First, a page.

Before humans entered the stage, ferocious and bloodthirsty beasts ruled our world. Good thing they are gone. Or are they?
Manipulating DNA extracted from dusty bones is the cornerstone of every mad scientist. Watch out for those moving bushes and never walk alone in the woods! Jurrasic Park might become reality one day.
The Entelodont is a gentle introduction to our list. Nothing too big here, yet still savage enough to rip a man to pieces in a matter of seconds.
Standing 2.5 meters tall and weighing 400 kg on average, the Entelodont installed itself towards the top of the trophic chain. The pig-like creature lived between 35 – 16 million years ago, taking direct benefit from the relatively recent demise of all dinosaurs.
Take a better look at the above rendition of an Entelodont and imagine an encounter with one. Although having a bulky body, the evidence suggest that the Entelodont was a successful sprinter. What those teeth would do to you would be too gruesome to tell here.
Nature is scary!
Running doesn’t help when danger comes from the skies. Avoiding the next terrifying creature would have been almost impossible.
Modern airliners dodged a bullet. Intersecting your flight path with a Quetzalcoatlus doesn’t spell fun.
Quetzalcoatlus bones indicate a wingspan that could go as far as 20 meters, which makes the creature the biggest that ever succeeded in flying. This pterosaur most likely had a fragile frame. The small body weight was necessary just to be able to stay airborne.
Forget about asking how a Quetzalcoatlus would look next to a human! And no, you can’t ride them like dragons! We should be grateful to evolution for separating us with hundreds of million years from such beasts.
Some theories suggest that Quetzalcoatlus fed like big birds of our time, relying mostly on scavenging. Blitzkrieg raids into dinosaur nesting grounds would offer them a feast of eggs and young reptiles.
Coming up next is one terrible creature that might still keep a card up its sleeve. Millions claim to have seen it alive today!
Big is not always better, and a look at one of our distant kin sheds a bit of light on why we humans emerged successful as a species.
The Gigantopithecus holds the title for the biggest ape. With male adults going up to 3 meters in height and weighing over 500 kg, this was one bugger with a huge stomach to fill.
Scientists oscillate between climate change and contact with anatomically modern humans as the cause of its demise. You could compare the Gigantopithecus with a big American car trying to make its way to the European market. Fuel (food) is expensive, and the streets (habitat) are packed with others outsmarting you.
Remains found across southeast Asia indicate that Gigantopithecus lived here for millions of years before becoming extinct 100,000 years ago. A growing community argues with that claim.
For them, Gigantopithecus did not perish and is alive today in the form of Bigfoot, Sasquatch, and Yeti. Myths of shy ape-like creatures exist all over the world and evidence is piling up.
You should be glad to live in a world free of Gigantopithecus. Let’s just say that we share an important part of our DNA and that the terrifying apes could force mate with anyone foolish enough to step in their territory.
Crocodiles might look dangerous now, but they are nothing compared to their vicious ancestors.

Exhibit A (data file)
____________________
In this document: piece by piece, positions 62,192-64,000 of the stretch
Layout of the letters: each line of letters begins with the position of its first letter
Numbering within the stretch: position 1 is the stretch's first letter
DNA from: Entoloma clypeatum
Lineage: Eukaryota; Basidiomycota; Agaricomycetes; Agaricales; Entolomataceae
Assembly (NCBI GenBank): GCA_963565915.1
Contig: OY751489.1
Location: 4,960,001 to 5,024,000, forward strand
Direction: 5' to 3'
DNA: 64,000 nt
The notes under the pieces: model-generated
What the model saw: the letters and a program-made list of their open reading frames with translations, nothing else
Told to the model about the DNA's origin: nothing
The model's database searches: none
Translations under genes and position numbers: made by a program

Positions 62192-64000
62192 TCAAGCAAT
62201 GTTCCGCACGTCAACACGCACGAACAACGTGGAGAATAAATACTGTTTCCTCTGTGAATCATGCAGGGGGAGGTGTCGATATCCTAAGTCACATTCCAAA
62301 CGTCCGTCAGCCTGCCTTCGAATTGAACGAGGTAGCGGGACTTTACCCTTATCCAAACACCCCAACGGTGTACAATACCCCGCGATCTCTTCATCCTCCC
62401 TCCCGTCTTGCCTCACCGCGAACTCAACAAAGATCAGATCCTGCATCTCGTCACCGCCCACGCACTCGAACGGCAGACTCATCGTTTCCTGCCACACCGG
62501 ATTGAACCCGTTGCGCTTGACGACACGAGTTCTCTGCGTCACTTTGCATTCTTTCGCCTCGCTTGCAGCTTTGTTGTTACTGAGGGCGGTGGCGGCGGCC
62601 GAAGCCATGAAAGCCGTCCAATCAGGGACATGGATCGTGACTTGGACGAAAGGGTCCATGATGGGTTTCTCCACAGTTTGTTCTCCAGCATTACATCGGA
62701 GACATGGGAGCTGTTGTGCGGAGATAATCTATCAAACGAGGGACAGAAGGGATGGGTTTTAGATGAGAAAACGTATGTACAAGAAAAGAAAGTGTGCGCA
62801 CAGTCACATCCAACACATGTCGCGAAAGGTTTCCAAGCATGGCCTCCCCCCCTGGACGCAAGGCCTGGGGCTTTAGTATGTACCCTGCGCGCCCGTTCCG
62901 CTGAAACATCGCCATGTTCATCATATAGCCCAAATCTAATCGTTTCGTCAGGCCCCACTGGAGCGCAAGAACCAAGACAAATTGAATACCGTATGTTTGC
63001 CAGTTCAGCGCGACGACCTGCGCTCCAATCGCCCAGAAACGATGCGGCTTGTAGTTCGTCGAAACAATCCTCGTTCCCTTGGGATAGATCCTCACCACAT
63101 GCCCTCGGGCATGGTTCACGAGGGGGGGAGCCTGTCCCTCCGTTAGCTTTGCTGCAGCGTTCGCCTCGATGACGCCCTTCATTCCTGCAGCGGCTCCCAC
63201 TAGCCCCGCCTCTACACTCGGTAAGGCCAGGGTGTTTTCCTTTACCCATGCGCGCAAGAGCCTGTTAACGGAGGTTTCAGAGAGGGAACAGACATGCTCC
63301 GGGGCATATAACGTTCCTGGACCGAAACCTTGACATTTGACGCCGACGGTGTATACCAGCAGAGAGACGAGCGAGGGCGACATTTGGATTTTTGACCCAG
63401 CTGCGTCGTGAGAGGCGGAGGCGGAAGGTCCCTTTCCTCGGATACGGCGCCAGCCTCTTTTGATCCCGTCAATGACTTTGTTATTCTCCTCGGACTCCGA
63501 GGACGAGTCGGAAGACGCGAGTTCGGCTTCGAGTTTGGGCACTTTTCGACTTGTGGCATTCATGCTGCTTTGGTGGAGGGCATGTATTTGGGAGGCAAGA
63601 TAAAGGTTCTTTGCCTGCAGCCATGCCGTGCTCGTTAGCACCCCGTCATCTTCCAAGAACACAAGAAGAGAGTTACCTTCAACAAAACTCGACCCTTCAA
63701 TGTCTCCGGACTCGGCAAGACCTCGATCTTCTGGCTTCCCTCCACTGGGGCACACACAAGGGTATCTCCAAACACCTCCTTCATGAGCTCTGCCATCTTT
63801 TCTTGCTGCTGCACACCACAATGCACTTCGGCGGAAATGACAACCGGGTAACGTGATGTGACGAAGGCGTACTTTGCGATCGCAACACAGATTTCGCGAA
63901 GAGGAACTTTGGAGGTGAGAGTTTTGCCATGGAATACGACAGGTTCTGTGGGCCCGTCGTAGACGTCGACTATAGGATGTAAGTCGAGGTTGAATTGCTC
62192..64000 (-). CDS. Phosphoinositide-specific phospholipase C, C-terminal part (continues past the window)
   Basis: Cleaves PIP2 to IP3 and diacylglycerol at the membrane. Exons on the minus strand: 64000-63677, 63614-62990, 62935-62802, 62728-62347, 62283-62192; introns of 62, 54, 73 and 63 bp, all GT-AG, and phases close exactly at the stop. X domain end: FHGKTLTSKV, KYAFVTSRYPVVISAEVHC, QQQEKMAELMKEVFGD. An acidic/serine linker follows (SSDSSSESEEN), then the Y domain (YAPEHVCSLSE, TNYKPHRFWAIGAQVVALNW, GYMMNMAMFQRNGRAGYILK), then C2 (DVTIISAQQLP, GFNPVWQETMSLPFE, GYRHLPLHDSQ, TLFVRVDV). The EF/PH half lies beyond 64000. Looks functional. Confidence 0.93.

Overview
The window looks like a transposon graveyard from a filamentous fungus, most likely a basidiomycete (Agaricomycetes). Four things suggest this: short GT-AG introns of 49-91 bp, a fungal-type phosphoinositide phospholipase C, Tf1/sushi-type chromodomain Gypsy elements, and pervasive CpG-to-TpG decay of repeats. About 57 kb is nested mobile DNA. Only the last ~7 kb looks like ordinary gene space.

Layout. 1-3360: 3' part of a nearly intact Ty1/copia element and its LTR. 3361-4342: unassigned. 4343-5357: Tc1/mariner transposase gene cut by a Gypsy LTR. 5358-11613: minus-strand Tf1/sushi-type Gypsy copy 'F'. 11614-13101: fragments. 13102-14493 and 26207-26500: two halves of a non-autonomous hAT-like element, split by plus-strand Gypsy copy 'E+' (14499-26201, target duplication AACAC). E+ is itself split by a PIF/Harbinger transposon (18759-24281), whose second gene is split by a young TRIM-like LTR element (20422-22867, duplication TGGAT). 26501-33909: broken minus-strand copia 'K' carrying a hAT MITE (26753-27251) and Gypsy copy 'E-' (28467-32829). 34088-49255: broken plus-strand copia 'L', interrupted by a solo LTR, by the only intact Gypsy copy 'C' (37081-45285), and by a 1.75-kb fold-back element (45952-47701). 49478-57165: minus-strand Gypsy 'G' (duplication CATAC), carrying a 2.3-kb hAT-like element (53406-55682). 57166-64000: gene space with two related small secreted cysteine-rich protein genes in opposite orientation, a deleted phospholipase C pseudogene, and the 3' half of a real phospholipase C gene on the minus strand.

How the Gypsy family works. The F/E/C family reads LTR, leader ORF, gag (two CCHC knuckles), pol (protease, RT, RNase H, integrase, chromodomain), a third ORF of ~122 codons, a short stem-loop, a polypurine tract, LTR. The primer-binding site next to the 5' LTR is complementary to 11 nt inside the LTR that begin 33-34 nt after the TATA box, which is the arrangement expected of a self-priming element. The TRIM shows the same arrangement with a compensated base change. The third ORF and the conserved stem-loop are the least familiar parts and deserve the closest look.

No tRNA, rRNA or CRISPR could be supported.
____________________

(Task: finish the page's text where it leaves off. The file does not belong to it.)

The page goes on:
The name Deinosuchus translated from Greek means “terrible crocodile.”
Indeed, Deinosuchus fossils indicate that today’s crocodiles shrank over the many millions of years that separate them from their terrifying ancestors. The Cretaceous monster measured 15 meters in adulthood, a size which allowed it to play with the big guys.
It’s probably hard to picture and believe, and that’s why we included the above illustration. A mature Deinosuchus was perfectly capable of killing and eating large dinosaurs.
Ambushing terrestrial reptiles that ventured near water bodies is the only plausible explanation for the impressive proportions achieved by the Deinosuchus.
Being contemporary with the biggest crocodile that ever walked the Earth would have been a real bummer. Although highly unlikely to make a Deinosuchus belly feel full, killing that pesky agile primate would have acted like a trophy to them.
Coming up next is one creature so hated by other animals, paleontologists were able to find only a skull so far.
Meeting an Andrewsarchus in the open would have been the nightmare of any prehistoric traveler. Fortunately for us, humankind emerged 30 million years too late to experience such a thrill.
Discovered in 1924 by an expedition that went all the way to Mongolia, the Andrewsarchus is known only from one 83 cm long skull. Yep, as frustrating as it might sound, paleontologists were unable to find any other bones.
Thus, the size and body shape of this large carnivore was left to the imagination. Take a look at the two museum exhibits. It’s obvious that modern day creatures like tigers and hyenas inspired the artists.
That long snout ceases to be an amusement once it starts digging through your carcass.
Size can make even a herbivore look terrifying. We still doubt whether we should call the next one an animal or a mountain.
The Titanosaurus was a dinosaur whose discovery in the Patagonian wilderness redefined the term “big.”
40 meters long and weighing 80 tons, the Titanosaurus fully deserves its name. Being alive at the time when these majestic beasts roamed the Earth would have offered spectacular views.